One thing that comforts us when we’re feeling sad, alone or misunderstood is listening to artists who aren’t afraid to get real about mental health struggles in their music.
Particularly, several women in the scene have poured their hearts out in their lyrics, talking about dealing with mental health disorders, trauma, suicidal thoughts and more.
Because March is Women’s History Month, we decided to identify 10 women who have gotten real about mental health struggles in their music. If you struggle with anxiety, depression or just feeling alone, these ladies definitely can relate to what you’re going through.
Phoebe Bridgers‘ songs are like a stream of her consciousness, touching on everything from her abusive relationship with Ryan Adams on “Motion Sickness” to dealing with impostor syndrome on “Kyoto.” While her lyrics aren’t outright about mental health disorders, she isn’t afraid to let the world know what she’s thinking, even if it makes sense to no one but herself.
Halsey has never been quiet about their life experiences and how they’ve affected their mental health, including sexual assault, trauma and being diagnosed with bipolar disorder. Their most recent album, Manic, is like getting a glimpse inside the singer’s brain, particularly in songs such as “Forever … (is a long time)” and “929.”
Rose-Colored Boy is a song about feeling pressured to look at the world with blind optimism when you actually feel very hopeless about the world & your part in it. there is so much social pressure to be (or appear to be) “happy” that we can actually feel shame when we aren’t. 1/3 pic.twitter.com/STiu3U44eZ
— paramore (@paramore) May 3, 2018
Paramore frontwoman Hayley Williams has never shied away from getting real about mental health in her songs. The band’s most recent album, After Laughter, features songs such as “Fake Happy” and “Rose-Colored Boy,” which talk about dealing with depression, anxiety and other hopeless feelings in a world that pressures you to be optimistic. Additionally, in Williams’ solo projects, including songs such as “Simmer” and “Leave It Alone,” she digs deep into her feelings about grief, trauma and depression.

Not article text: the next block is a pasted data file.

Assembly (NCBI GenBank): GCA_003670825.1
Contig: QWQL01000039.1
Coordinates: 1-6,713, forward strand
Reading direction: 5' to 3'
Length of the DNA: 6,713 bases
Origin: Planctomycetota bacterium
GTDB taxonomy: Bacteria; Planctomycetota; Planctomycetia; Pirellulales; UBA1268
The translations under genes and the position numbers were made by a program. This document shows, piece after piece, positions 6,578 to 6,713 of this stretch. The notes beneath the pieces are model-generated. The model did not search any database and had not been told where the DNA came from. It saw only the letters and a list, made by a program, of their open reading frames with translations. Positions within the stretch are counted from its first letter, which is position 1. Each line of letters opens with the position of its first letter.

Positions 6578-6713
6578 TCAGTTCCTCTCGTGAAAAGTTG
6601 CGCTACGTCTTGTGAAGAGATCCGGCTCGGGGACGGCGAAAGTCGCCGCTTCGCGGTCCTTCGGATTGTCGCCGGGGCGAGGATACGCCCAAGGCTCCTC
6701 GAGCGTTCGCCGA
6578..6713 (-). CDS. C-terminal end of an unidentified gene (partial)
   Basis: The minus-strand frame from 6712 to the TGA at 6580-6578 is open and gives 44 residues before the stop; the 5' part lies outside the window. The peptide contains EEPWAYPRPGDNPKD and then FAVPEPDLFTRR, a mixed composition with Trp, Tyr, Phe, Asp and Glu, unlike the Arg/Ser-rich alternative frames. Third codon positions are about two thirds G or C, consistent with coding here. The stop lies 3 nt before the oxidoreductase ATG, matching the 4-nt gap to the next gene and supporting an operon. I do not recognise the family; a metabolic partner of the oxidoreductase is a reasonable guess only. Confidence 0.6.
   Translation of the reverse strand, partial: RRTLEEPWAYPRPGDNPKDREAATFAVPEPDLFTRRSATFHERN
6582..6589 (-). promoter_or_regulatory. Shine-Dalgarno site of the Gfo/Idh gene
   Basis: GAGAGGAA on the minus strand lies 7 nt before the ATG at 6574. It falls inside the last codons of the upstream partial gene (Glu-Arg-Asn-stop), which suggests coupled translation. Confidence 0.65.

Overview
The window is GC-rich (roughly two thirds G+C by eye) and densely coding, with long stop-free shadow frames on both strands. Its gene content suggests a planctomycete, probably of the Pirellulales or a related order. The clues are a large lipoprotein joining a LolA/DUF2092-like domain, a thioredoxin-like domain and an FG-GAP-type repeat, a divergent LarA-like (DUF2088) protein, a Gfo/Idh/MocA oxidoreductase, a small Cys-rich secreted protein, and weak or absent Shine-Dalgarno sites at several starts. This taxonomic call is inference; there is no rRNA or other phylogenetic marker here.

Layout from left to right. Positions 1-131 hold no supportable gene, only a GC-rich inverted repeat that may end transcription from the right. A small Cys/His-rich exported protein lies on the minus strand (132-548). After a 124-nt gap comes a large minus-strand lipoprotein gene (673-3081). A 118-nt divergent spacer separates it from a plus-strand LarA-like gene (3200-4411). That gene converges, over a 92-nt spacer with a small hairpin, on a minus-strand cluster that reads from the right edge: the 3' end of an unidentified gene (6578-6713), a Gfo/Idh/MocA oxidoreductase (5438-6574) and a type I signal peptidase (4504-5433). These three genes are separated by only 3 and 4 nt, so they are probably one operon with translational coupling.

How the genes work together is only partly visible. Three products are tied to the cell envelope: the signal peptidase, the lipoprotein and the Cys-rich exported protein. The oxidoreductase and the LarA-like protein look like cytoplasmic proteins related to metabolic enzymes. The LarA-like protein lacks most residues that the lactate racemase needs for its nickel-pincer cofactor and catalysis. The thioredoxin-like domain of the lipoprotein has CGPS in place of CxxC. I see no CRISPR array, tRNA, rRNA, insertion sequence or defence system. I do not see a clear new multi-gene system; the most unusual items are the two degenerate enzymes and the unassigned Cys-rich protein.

Rina Sawayama isn’t afraid to explain her feelings about the world around her—whether it’s getting pissed off about climate change, writing a love letter to her chosen LGBTQIA+ family, feelings displaced as an immigrant or her mental health struggles. Just listen to “Akasaka Sad,” a song about being depressed and feeling like it will never go away, or “Love Me 4 Me,” which is an honest look at struggling to love yourself.
Breakout star Maggie Lindemann has written songs that encapsulate the feeling of anxiety and wanting to find an escape. In songs such as “Human,” she wishes she could be someone who’s optimistic and happy but can’t. And in “Would I,” she gets candid about feeling depressed, being numbed with drugs and wanting to find a way out.
Being thrust into the spotlight as a teen isn’t easy, especially when you’re as big of a star as Billie Eilish. However, despite the fame, Eilish has managed to stay true to who she is and express herself through her emotion-filled songs. “everything i wanted” is about a nightmare she had where she killed herself and everyone turned their backs on her.
Avril Lavigne has written plenty of lighthearted, upbeat tracks, but she’s also gotten real about both her physical and mental health. “Head Above Water” is all about perseverance and the feelings she went through as she battled Lyme disease, where she was fighting to make it through. Additionally, in the 2004 track “Nobody’s Home,” Lavigne gets frank about feeling depressed, hopeless and like there’s no light at the end of the tunnel.
Clairo’s song “Alewife” is perhaps one of the rawest, heartbreaking depictions of someone being saved from a suicide attempt. Additionally, “I Wouldn’t Ask You” is about needing to be taken care of by a partner when she was in the hospital and feeling isolated and helpless.
girl in red
Norwegian singer-songwriter girl in red is best known for her LGBTQIA+ love songs that are warm and fuzzy, but she’s also released some raw tracks about depression and having suicidal thoughts. That’s apparent on tracks such as “4am,” “summer depression” and “dead girl in the pool.”
Soccer Mommy has written tracks about being in emotionally abusive relationships (“Your Dog”), episodes of deep depression (“circle the drain”) and feeling anxiety from sleep paralysis (“crawling in my skin”). Similar to Bridgers, she has the songwriting ability to capture the feeling of what it’s like to be inside her head.
See more: 16 memorable band photos
If you or someone you know is struggling with mental illness, there is help to be found. Please consider these online resources and talk to your regular doctor about your symptoms
The National Suicide Prevention Hotline is 1-800-273-8255. You can also reach out to Crisis Text Line by texting GO to 741741.
MentalHealth.gov – Get Immediate Help
ImAlive – Online Crisis Network
International Association For Suicide Prevention – Resources
The Anxiety And Depression Association Of America
The National Alliance On Mental Illness
American Psychiatric Association – Finding Help
National Institute Of Mental Health
American Psychological Association – Psychologist locator
The Trevor Project – A confidential hotline for LGBTQ youth
To Write Love On Her Arms – A nonprofit spreading mental health awareness
Hope For The Day – Suicide prevention and mental health education